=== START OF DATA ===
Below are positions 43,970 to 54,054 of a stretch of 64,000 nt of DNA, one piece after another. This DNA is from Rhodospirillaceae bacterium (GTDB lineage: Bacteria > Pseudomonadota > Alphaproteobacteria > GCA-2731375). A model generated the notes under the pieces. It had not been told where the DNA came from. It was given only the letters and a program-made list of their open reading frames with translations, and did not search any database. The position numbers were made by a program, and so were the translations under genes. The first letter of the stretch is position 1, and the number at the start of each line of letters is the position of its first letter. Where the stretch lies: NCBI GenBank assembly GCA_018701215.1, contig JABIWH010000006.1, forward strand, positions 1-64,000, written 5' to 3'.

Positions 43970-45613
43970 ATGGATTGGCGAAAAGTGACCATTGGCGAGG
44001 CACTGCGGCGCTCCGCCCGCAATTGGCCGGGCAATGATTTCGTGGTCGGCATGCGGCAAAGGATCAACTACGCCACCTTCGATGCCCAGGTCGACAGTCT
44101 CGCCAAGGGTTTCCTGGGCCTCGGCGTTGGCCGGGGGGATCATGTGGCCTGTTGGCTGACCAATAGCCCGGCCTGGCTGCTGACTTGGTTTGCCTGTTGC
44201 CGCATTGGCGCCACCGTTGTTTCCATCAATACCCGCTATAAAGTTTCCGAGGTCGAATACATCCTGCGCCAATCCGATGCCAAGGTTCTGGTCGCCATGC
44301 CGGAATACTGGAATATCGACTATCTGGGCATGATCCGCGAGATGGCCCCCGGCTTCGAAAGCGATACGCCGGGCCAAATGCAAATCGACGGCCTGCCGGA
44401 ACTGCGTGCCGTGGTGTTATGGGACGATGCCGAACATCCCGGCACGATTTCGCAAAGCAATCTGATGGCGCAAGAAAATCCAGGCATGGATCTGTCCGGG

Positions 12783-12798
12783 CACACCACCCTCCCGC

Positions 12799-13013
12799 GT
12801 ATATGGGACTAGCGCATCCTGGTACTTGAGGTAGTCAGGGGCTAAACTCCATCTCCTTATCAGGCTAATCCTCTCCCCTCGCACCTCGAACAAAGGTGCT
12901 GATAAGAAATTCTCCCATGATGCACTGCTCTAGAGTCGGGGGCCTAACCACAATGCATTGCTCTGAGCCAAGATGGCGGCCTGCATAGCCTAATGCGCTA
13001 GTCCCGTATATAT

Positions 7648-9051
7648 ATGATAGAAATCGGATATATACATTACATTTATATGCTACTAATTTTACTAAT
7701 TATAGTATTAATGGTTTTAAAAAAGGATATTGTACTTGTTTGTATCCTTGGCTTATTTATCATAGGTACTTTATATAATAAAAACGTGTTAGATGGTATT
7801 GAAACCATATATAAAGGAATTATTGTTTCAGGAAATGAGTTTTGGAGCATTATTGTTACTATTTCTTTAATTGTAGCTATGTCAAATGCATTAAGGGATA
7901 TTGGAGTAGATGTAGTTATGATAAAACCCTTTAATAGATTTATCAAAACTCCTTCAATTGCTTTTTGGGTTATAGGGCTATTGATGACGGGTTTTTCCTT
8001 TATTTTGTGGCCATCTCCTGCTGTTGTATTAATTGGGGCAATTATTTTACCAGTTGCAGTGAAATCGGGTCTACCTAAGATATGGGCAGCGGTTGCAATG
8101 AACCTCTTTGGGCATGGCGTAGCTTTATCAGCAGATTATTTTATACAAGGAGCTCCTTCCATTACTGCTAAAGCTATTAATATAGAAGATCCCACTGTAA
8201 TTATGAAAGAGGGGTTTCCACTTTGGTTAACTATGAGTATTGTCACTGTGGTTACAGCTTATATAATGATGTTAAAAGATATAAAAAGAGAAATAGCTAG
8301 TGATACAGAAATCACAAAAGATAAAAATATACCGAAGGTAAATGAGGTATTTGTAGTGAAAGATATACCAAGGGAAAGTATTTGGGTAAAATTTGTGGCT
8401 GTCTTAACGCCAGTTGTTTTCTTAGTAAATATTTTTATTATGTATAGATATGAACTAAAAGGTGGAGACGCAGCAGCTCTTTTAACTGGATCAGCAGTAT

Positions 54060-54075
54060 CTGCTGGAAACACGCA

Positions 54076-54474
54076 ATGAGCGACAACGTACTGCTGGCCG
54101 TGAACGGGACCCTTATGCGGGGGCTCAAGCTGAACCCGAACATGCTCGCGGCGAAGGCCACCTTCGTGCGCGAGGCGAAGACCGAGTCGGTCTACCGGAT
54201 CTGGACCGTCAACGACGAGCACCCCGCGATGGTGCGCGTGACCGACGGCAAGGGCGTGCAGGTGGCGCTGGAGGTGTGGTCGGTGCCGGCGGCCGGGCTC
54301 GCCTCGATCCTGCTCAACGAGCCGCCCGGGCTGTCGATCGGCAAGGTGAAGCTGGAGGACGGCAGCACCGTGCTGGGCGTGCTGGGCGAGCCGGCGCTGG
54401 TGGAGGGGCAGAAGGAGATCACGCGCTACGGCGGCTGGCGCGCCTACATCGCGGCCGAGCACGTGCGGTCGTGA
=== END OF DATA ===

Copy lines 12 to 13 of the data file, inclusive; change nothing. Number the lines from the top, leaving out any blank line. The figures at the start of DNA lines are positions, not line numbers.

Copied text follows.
12799 GT
12801 ATATGGGACTAGCGCATCCTGGTACTTGAGGTAGTCAGGGGCTAAACTCCATCTCCTTATCAGGCTAATCCTCTCCCCTCGCACCTCGAACAAAGGTGCT